5) Within 30 days of receipt of this Order, provide to the Department a list of all mobile homes received by McGinnis since 2001, including, but not limited to, the date each mobile home was received by McGinnis, the vehicle identification number for each mobile home, and date of manufacture of each mobile home. Respondent shall also identify those mobile homes currently at the facility.
6) Within 30 days of receipt of this Order, provide a detailed explanation of McGinnis' inspection, handling, storage, disposal, and recycling procedures for all materials removed from, or contained within, mobile homes.
7) Should Respondent desire to continue receiving, dismantling and recycling mobile homes or other construction and demolition debris, Respondent shall provide to the Department a completed Resource Recovery Facility Permit Application within 30 days of receipt of this Order. Respondent shall not accept mobile homes or construction and demolition waste prior to such a permit being issued by the Department.

         McGinnis appealed this order to the EAB. The parties, by stipulation, agreed that certain facts would be assumed only for purposes of resolving the scope of DNREC's authority under Section 6018. In the EAB appeal, McGinnis argued that the order exceeded the Secretary's cease and desist power because the mandates found in paragraphs (2) through (6) were equivalent to mandatory injunctions. DNREC countered that it had authority to issue all seven mandates pursuant to its broad statutory and regulatory powers.

         The EAB found paragraphs (1) and (7) to fall within the Secretary's cease and desist power. The EAB found, however, that the Secretary "did not have adequate legal authority to impose paragraphs (2) through (6) of the order." The Board reasoned that DNREC's cease and desist power was "not the proper enforcement mechanism to mandate affirmative injunctive relief" and that "other, more appropriate, enforcement mechanisms" should have been used.

         DNREC then appealed the EAB's decision to this Court, arguing that paragraphs (2) through (6) were lawful orders. Since McGinnis did not appeal the Secretary's authority to issue paragraphs (1) and (7) of the order, only paragraphs (2) through (6) are at issue in this appeal.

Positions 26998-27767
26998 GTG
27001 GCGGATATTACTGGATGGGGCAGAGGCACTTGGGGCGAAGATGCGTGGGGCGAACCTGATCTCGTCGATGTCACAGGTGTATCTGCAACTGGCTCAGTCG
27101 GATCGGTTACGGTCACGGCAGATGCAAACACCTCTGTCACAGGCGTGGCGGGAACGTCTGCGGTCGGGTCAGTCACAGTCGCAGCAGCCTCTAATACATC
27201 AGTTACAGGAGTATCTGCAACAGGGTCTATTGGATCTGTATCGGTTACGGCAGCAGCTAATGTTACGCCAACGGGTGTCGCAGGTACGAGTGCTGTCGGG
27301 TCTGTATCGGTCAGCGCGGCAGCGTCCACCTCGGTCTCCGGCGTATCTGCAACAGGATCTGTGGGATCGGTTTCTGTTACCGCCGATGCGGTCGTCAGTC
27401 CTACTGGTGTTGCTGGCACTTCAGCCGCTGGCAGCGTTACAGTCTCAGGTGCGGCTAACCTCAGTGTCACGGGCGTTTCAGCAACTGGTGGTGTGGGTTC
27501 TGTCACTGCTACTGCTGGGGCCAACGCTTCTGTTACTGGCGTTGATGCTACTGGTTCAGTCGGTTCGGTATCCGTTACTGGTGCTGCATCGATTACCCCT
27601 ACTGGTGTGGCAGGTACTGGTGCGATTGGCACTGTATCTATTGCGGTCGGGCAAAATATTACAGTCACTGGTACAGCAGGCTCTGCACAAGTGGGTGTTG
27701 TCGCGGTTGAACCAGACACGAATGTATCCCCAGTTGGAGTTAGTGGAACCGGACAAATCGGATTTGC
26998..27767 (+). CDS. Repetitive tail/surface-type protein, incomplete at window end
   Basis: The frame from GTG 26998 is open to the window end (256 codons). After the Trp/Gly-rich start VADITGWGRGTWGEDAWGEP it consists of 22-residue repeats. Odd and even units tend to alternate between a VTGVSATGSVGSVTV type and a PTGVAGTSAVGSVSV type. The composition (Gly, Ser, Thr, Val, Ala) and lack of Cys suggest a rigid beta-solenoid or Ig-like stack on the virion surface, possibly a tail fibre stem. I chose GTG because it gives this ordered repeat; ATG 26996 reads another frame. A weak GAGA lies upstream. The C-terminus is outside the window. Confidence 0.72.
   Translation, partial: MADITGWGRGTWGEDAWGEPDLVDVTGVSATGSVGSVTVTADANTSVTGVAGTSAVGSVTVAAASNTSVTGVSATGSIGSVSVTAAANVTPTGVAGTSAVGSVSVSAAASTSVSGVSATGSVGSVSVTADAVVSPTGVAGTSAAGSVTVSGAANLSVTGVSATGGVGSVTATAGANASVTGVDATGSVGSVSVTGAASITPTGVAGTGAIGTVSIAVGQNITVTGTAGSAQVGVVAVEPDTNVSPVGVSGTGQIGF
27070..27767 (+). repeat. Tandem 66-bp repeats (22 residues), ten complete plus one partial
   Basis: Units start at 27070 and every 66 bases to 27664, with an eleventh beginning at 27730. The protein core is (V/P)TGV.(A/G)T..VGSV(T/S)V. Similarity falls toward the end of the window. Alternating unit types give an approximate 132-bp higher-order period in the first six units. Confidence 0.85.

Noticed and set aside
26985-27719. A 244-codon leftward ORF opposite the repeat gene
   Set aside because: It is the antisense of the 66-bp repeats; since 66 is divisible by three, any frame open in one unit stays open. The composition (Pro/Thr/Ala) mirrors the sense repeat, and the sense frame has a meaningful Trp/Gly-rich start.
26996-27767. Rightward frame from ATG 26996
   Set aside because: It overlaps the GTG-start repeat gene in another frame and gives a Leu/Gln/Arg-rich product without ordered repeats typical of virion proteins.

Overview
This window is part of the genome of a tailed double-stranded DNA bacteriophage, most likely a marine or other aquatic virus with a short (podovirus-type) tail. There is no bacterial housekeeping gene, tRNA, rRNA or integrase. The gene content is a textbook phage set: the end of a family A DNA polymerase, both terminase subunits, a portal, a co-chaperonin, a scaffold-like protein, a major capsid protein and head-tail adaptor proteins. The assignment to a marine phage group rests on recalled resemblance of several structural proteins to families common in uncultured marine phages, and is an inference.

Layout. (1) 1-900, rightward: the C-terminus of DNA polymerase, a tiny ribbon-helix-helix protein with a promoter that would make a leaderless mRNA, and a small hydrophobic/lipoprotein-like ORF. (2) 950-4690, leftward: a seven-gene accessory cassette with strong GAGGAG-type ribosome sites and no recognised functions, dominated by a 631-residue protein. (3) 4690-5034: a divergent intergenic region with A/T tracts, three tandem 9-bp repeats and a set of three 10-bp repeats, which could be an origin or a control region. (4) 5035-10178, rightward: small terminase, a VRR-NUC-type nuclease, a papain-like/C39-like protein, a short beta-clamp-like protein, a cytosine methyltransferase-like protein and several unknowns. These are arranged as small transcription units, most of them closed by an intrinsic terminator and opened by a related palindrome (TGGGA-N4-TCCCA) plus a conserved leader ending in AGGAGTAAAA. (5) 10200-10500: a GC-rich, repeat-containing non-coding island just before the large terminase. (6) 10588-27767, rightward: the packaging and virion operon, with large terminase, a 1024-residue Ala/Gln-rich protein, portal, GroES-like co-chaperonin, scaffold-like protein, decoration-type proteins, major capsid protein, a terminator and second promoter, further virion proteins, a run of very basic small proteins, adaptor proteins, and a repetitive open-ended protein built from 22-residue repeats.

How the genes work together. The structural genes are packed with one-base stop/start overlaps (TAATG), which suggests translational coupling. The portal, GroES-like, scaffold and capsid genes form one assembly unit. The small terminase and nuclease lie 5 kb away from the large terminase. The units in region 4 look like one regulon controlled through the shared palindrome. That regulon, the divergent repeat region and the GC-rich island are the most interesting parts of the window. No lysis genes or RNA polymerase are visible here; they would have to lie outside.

II. Arguments of the Parties

         Both parties briefed this matter well but cited little case authority because little is available. Both concede that there is no Delaware authority addressing the scope of an agency's cease and desist authority. Furthermore, DNREC identified no persuasive authority in federal administrative law or in the administrative law of other states that support expanding its cease and desist authority to the extent it advocates. In briefing, the parties focused on DNREC's enabling statute, the Delaware Supreme Court's decision in Formosa Plastics Corp. v. Wilson., [1] and authority discussing the nature and availability of injunctions in the Court of Chancery and federal courts.

         On balance, DNREC likens its Secretary's authority to that of the Court of Chancery. Namely, it argues that in the same way the Court of Chancery exercises its authority to mandate compliance with the law through injunctive relief, it too has broad authority to administratively order compliance and to monitor remediation. It argues that the Secretary's order properly chose an approach designed to bring McGinnis into compliance within 30 days without resorting to litigation. It also argues that the General Assembly intended this cease and desist authority to be an administrative alternative to seeking a mandatory injunction in the Court of Chancery.

         DNREC further alleges that the EAB's order "would eviscerate efforts by DNREC to deal administratively with serious statutory and regulatory violations presenting imminent risk to the environment and to public health." DNREC relies heavily upon a provision in Chapter 60 of Title 7 (hereinafter "Chapter 60") that provides that its powers should be construed liberally in order to preserve the land, air and water resources of Delaware.[2] It argues that the Secretary's cease and desist orders are not limited in scope, but only in duration. Accordingly, DNREC argues ...